Metabolic flexibility is the ability of cells to switch from a state of predominant lipid oxidation and high rates of fatty acid uptake, during fasting conditions, to the suppression of lipid oxidation and increased glucose uptake, oxidation, and storage, under insulin-stimulated conditions or after a meal. Unfortunately, humans switched their primal lifestyle towards a plethora of energy-dense foods, persistent psycho-emotional stressors and a dramatic lack of exercise in record time. Metabolic congestion, nutrient overload and heightened substrate competition results in mitochondrial indecision impaired fuel switching, and energy dysregulation. All this favor a decline in metabolic flexibility and this can lead to cardiovascular disease, diabetes, diabesity, cancer and promote unsuccessful aging. In fact, metabolic flexibility is negatively correlated with aging. Several age-related changes, such as hyperinsulinemia, ectopic lipid accumulation, mitochondrial dysfunction, cellular senescence, sedentary lifestyle and muscle mass deterioration, affect metabolic flexibility simultaneously.

Strategies for decongesting mitochondria and improving metabolic flexibility predominantly include lifestyle interventions, such as personalized nutrition and physical training, stress management and precision supplementation.

Claudio Tomella | IT +
15:30 – 15:50
Flavonoids, endotelial protection and inflammaging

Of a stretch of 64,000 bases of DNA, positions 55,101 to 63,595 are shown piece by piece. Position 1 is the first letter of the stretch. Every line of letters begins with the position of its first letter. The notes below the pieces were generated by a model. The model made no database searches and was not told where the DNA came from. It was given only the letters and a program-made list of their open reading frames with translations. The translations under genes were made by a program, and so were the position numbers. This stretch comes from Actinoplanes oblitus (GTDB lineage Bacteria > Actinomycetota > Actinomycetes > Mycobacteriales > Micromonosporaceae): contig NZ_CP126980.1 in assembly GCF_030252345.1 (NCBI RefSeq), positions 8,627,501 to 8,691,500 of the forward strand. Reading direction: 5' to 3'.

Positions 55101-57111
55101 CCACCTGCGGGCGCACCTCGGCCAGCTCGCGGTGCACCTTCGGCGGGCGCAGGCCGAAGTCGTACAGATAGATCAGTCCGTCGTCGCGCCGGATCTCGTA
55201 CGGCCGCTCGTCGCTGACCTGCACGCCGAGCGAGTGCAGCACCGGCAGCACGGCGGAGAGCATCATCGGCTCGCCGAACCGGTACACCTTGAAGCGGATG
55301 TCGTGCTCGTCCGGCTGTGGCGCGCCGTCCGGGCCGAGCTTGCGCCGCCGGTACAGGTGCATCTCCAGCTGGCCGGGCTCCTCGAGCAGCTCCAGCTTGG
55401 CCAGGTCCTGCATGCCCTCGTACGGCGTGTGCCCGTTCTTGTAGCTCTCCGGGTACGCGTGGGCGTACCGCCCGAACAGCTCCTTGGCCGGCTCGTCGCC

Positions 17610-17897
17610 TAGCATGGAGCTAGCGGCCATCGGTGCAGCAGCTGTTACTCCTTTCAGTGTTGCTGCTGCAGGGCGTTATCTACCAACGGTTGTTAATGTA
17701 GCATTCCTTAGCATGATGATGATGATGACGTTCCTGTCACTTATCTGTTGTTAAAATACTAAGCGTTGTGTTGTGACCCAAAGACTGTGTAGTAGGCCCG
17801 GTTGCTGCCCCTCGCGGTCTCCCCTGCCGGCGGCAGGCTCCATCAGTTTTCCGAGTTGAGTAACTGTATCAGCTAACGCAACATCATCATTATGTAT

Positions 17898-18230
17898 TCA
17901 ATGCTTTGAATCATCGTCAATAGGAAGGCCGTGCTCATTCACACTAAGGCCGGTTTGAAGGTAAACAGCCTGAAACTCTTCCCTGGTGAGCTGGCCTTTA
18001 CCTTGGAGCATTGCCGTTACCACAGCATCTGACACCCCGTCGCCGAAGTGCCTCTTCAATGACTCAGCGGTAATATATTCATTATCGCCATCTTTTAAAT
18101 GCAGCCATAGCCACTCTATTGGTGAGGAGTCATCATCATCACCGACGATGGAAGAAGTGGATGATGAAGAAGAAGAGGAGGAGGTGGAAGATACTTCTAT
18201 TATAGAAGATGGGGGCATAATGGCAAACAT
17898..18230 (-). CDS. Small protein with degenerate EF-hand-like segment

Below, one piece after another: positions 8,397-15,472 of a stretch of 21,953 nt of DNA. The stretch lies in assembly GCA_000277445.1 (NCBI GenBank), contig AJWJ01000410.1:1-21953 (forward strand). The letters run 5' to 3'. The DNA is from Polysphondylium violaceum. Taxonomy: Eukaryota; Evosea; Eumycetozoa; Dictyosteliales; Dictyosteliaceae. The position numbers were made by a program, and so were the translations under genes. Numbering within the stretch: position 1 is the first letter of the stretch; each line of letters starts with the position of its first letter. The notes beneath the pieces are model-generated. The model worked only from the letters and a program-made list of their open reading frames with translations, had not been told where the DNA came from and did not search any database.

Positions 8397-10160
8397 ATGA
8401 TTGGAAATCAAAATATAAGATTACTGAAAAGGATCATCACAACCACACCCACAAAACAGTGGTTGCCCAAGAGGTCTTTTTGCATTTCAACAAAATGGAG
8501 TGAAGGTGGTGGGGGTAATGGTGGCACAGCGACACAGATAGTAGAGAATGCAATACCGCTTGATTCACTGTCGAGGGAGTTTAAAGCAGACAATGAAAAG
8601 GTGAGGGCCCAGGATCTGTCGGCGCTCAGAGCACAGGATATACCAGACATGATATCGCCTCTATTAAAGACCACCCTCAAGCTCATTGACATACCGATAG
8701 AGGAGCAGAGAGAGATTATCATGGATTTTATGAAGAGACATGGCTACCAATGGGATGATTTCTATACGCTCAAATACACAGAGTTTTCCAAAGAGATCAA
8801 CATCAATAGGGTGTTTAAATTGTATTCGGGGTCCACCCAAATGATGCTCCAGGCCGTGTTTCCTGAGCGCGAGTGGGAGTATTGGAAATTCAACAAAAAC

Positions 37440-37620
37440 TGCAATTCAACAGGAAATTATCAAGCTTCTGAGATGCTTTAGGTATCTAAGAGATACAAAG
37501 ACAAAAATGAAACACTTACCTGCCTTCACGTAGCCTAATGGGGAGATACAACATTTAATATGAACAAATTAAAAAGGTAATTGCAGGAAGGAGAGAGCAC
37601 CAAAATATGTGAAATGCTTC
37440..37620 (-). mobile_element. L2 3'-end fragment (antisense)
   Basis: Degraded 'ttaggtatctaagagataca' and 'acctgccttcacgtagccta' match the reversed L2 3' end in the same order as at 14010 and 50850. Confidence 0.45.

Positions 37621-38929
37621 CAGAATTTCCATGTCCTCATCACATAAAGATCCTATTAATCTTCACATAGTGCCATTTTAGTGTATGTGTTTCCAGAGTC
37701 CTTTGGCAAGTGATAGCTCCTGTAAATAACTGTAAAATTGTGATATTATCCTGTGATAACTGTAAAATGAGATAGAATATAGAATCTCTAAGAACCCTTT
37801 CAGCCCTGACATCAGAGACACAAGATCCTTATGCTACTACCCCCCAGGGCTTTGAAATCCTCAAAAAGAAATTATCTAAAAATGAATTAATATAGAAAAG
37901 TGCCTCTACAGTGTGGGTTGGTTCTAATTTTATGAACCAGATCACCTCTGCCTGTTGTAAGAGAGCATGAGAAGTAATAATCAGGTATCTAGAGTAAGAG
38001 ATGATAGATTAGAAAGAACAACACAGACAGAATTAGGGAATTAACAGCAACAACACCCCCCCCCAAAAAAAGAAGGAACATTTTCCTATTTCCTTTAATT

Flavonoids have been reported to favour cardiovascular protection. Preservation of vascular endothelium integrity and functionality represents an unmet medical need. Indeed, endothelial dysfunction leads to decreased nitric oxide bioavailability and to endothelial activation, teherefore specifically enhancing inflammation and vascular aging. Flavonoids from cocoa and tea as well as from other sources have been associated to improved endotelial function protecting from inlammaging of our arteries.

Davide Grassi | IT +
15:50 – 16:10
“Regenerative Biomedicine and Xenogeneic Cell Therapy in Immune Rejuvenation”

With aging comes a remodeling of the immune system. Over time, this leads to a decline in immune effectiveness, resulting in increased vulnerability to infectious diseases, decreased vaccination responses, and susceptibility to age-related inflammatory diseases. This phenomenon, called immunosenescence, is multifactorial and affects both natural and acquired immunity. As aging is a plastic process, it is influenced by both nutritional and pharmacological interventions. 

Regenerative biomedicine aims to use cutting-edge technology specialized in cell therapy and tissue-derived peptides; as well as their regenerative factors to combat immunosenescence and rejuvenate the immune system. 

The purpose of this conference is to develop the basic concepts on cell therapy in biomedical clinical practice for immune rejuvenation. 


healthy aging; Inflammaging; Mitochondria; Xenogeneic Cell Therapy; Immune Rejuvenation.

Roni Moya | PT & USA +
16:10 – 16:30
16:30 – 17:00
17:00 – 17:10

Although the practice of meditation and mindfulness dates back thousands of years (5000 BC), research into its health benefits is relatively recent.

Scientific evidence proves meditation to counteract the adverse clinical effects of stress in disorders including hypertension, anxiety, insomnia and others. These practice is also associated with reduced expression of genes linked to inflammatory response and stress-related pathways.

There’s still a long way to go as far as scientific research advances on meditation is concerned, but the path is very promising!


Meditation – The “antidote” of stress
Health and well being promotion

Cristina Alves | PT +
17:10 – 17:30
Submitted Abstracts: Oral Communications
17:30 – 18:15
Triggers for Immunity: Estrogen Dominance, Autoimmunity, Endocrine disrupters in healthy aging
Claude Dalle | FR +
18:15 – 19:00
19:00 – 19:30
“4TH IHAS 2023” Closing Master Class
João Pedro Matos | PT